What’s unsurprising about this situation is the police department’s lack of firearms knowledge. They’re particularly concerned about the proliferation of partially complete firearms receivers, or as they’re more commonly known, 80% receivers. New York has been pushing to eliminate them since last year when the state Attorney General sent cease and desist letters to online retailers, but oddly enough, it’s had no effect on their prevalence.
The takeaways from this are two-fold. First, never narc on your neighbor. The government isn’t paying you to do this, and it’s underhanded of them to try to use civilians to circumvent the Fourth Amendment. Second, no amount of gun laws will ever stop people from obtaining firearms; even if New York could stop the flow of 80% receivers, they can’t stop people from building their own guns, whether they’re building their lowers out of wood, plastic, or sheet metal.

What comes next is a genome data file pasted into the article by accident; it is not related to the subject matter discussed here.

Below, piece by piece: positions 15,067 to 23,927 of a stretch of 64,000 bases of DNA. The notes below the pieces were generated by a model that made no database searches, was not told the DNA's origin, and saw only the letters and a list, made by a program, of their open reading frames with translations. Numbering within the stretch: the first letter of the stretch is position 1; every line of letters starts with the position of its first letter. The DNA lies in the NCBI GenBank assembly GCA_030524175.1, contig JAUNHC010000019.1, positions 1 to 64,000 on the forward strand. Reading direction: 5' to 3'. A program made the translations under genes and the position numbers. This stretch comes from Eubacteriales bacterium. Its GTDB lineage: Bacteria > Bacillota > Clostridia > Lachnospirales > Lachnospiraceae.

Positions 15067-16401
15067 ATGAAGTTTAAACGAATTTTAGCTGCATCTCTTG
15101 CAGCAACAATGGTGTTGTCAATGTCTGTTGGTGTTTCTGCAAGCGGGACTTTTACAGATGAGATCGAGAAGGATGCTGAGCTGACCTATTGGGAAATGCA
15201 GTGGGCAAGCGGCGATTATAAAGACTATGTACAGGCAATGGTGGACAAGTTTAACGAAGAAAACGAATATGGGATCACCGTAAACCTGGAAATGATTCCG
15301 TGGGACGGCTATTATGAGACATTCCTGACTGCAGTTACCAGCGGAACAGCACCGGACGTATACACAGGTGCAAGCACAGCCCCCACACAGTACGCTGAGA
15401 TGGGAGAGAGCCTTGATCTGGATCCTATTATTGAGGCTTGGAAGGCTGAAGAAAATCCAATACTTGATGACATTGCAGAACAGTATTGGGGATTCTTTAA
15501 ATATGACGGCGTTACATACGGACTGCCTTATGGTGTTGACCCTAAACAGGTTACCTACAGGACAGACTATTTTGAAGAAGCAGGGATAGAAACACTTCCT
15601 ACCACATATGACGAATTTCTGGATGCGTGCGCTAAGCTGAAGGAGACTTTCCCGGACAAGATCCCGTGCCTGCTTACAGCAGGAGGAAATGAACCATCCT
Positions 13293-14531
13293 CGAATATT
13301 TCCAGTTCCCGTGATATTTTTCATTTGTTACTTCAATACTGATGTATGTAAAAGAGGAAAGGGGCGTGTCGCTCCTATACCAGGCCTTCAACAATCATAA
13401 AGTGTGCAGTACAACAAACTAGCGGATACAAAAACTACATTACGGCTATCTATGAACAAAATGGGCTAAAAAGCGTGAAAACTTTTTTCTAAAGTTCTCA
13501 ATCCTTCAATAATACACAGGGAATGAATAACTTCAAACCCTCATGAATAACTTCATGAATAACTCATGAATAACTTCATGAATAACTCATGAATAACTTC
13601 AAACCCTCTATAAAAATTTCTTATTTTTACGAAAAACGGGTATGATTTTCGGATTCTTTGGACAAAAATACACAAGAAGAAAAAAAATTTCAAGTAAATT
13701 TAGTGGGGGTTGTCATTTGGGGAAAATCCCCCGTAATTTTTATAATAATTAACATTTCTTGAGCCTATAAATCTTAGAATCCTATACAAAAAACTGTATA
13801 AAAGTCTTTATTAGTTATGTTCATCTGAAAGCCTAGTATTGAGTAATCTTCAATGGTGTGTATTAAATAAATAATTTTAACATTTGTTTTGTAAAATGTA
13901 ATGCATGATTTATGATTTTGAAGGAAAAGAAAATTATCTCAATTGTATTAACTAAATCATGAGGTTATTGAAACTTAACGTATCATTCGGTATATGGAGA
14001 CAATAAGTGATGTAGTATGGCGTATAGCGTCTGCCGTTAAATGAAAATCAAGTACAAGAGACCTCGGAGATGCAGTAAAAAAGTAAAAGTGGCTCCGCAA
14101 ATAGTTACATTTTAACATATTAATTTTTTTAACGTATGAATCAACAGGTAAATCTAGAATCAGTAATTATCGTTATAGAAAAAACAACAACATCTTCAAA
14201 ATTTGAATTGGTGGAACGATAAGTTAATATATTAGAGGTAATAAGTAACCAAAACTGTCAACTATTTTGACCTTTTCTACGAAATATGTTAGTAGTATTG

Town trying to ban open carry on public property
Thanks to town council member Aaron Wolff, the Holly Springs, North Carolina City Council has just held a preliminary vote to ban open carry on town property. The reason for banning open carry is simple: supporters of the restriction believe that allowing people to open carry on government property allows those armed to intimidate others. What’s even more annoying about this proposal is that the town hasn’t seen any issues with “intimidation” resulting from open carry; the proponent of the bill acknowledged as much and even said that the measure is “proactive.”